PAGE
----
Chapter 24. The Groovy Plugin

The Groovy plugin extends the Java plugin to add support for Groovy projects. It can deal with Groovy code, mixed Groovy and Java code, and even pure Java code (although we don't necessarily recommend to use it for the latter). The plugin supports joint compilation, which allows to freely mix and match Groovy and Java code, with dependencies in both directions. For example, a Groovy class can extend a Java class that in turn extends a Groovy class. This makes it possible to use the best language for the job, and to rewrite any class in the other language if needed.

24.1. Usage

To use the Groovy plugin, include in your build script:

Example 24.1. Using the Groovy plugin


apply plugin: 'groovy'

24.2. Tasks

The Groovy plugin adds the following tasks to the project.

Table 24.1. Groovy plugin - tasks

Task name Depends on Type Description
compileGroovy compileJava GroovyCompile Compiles production Groovy source files.
compileTestGroovy compileTestJava GroovyCompile Compiles test Groovy source files.
compileSourceSetGroovy compileSourceSetJava GroovyCompile Compiles the given source set's Groovy source files.
groovydoc - Groovydoc Generates API documentation for the production Groovy source files.

The Groovy plugin adds the following dependencies to tasks added by the Java plugin.

Table 24.2. Groovy plugin - additional task dependencies

Task nameDepends on
classes compileGroovy
testClasses compileTestGroovy
sourceSetClasses compileSourceSetGroovy

Figure 24.1. Groovy plugin - tasks

Groovy plugin - tasks

24.3. Project layout

The Groovy plugin assumes the project layout shown in Table 24.3, “Groovy plugin - project layout”. All the Groovy source directories can contain Groovy and Java code. The Java source directories may only contain Java source code. [9] None of these directories need to exist or have anything in them; the Groovy plugin will simply compile whatever it finds.

Table 24.3. Groovy plugin - project layout

Directory Meaning
src/main/java Production Java source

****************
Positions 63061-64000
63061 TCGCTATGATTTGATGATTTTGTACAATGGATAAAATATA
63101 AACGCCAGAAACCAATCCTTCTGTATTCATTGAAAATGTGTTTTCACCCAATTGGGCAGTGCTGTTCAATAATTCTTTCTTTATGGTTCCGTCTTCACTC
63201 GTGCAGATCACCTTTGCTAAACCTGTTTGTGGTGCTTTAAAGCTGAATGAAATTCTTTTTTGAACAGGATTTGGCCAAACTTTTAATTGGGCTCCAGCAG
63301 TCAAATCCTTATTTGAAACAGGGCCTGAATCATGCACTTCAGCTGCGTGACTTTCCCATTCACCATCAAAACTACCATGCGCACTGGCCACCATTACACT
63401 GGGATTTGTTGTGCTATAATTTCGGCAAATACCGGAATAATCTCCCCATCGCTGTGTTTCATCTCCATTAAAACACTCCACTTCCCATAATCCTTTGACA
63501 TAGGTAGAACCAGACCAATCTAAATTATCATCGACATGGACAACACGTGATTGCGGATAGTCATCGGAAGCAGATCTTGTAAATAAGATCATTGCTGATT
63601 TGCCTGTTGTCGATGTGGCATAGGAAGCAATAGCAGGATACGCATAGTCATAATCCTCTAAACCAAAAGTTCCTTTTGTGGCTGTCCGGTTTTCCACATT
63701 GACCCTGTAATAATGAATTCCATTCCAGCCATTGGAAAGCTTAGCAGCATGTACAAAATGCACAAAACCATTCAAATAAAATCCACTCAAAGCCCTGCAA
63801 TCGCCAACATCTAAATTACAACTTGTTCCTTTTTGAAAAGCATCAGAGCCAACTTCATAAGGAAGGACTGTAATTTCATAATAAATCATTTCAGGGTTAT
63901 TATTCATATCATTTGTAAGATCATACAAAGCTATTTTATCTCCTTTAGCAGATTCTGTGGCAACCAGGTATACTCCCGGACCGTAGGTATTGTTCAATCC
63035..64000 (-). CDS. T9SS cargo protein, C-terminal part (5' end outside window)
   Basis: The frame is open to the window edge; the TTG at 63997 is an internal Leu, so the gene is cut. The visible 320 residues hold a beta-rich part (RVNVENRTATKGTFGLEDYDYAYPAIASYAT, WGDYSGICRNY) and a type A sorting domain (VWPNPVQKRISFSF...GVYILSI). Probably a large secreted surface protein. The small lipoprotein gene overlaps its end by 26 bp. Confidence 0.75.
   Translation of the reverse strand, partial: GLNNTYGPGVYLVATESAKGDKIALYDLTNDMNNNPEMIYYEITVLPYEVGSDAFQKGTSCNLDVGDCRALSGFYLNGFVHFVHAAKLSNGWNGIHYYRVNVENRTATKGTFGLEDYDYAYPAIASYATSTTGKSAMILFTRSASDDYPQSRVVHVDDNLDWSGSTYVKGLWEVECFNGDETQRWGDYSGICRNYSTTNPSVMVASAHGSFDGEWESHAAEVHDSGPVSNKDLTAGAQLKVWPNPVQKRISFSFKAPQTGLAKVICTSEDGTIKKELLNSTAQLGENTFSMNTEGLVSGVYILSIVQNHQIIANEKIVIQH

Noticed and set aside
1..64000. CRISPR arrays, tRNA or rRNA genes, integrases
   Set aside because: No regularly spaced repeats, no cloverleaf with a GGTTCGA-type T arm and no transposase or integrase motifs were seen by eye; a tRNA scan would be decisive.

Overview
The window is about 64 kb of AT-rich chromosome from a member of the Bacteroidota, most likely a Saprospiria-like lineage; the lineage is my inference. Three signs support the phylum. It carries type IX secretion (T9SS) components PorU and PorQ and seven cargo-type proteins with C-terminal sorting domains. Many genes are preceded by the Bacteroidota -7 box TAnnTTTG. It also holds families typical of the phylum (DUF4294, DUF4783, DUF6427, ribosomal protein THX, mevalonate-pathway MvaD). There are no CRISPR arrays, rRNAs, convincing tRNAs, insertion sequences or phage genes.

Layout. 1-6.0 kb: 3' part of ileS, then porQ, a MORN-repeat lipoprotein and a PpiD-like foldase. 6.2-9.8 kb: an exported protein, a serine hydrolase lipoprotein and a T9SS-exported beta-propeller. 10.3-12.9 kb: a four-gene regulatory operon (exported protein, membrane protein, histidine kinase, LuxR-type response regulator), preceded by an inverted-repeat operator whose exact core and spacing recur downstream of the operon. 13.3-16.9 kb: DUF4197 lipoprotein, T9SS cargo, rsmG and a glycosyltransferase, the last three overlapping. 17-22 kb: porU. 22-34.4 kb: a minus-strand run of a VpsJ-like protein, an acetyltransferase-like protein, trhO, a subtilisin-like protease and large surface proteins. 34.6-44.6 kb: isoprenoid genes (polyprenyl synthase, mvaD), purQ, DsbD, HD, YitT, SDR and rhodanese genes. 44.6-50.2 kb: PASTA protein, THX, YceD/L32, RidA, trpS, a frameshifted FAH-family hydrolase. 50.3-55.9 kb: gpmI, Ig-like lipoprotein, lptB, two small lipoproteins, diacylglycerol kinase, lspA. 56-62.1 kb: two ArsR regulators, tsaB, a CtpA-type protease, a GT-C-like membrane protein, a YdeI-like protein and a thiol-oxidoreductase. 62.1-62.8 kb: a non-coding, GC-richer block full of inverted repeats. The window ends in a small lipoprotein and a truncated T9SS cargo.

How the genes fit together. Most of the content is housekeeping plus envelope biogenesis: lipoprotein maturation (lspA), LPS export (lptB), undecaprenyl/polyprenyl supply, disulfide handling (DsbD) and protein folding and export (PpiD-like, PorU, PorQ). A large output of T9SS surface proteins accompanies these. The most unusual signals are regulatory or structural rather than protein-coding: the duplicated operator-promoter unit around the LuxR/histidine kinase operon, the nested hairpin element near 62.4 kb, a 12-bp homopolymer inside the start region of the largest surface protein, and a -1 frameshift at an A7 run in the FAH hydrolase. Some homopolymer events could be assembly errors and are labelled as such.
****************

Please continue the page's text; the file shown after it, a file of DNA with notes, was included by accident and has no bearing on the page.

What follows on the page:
src/main/resources Production resources
src/main/groovy Production Groovy sources. May also contain Java sources for joint compilation.
src/test/java Test Java source
src/test/resources Test resources
src/test/groovy Test Groovy sources. May also contain Java sources for joint compilation.
src/sourceSet/java Java source for the given source set
src/sourceSet/resources Resources for the given source set
src/sourceSet/groovy Groovy sources for the given source set. May also contain Java sources for joint compilation.

24.3.1. Changing the project layout

Just like the Java plugin, the Groovy plugin allows to configure custom locations for Groovy production and test sources.

Example 24.2. Custom Groovy source layout


sourceSets {
    main {
        groovy {
            srcDirs = ['src/groovy']

    test {
        groovy {
            srcDirs = ['test/groovy']

24.4. Dependency management

Because Gradle itself is partly implemented in Groovy, and its build language is also based on Groovy, Gradle already ships with a Groovy library (1.8.6 as of Gradle 1.3). Nevertheless, Groovy projects need to explicitly add a Groovy dependency to the appropriate configuration(s). This dependency, which can be the same or a different Groovy version than the one used internally by Gradle, will then be used as a compile and runtime dependency for the project's Groovy code. It will also be used to execute the Groovy compiler and Groovydoc tool, respectively. [10]

If Groovy is used both for production code, the Groovy dependency should be added to the compile configuration:

Example 24.3. Configuration of Groovy dependency


repositories {

dependencies {
    compile 'org.codehaus.groovy:groovy-all:2.0.5'

If Groovy is only used for test code, the Groovy dependency should be added to the testCompile (but not the compile) configuration:

Example 24.4. Configuration of Groovy test dependency


dependencies {
    testCompile "org.codehaus.groovy:groovy-all:2.0.5"

To use the same Groovy library that ships with Gradle, declare a localGroovy() dependency. Note that different Gradle versions ship with different Groovy versions; as such, using localGroovy() is less safe then explicitly choosing a Groovy version.

Example 24.5. Configuration of bundled Groovy dependency


dependencies {
    compile localGroovy()

In earlier Gradle versions, the Groovy dependency was instead added to the groovy configuration. This is no longer the preferred approach, but is still supported for backwards compatibility.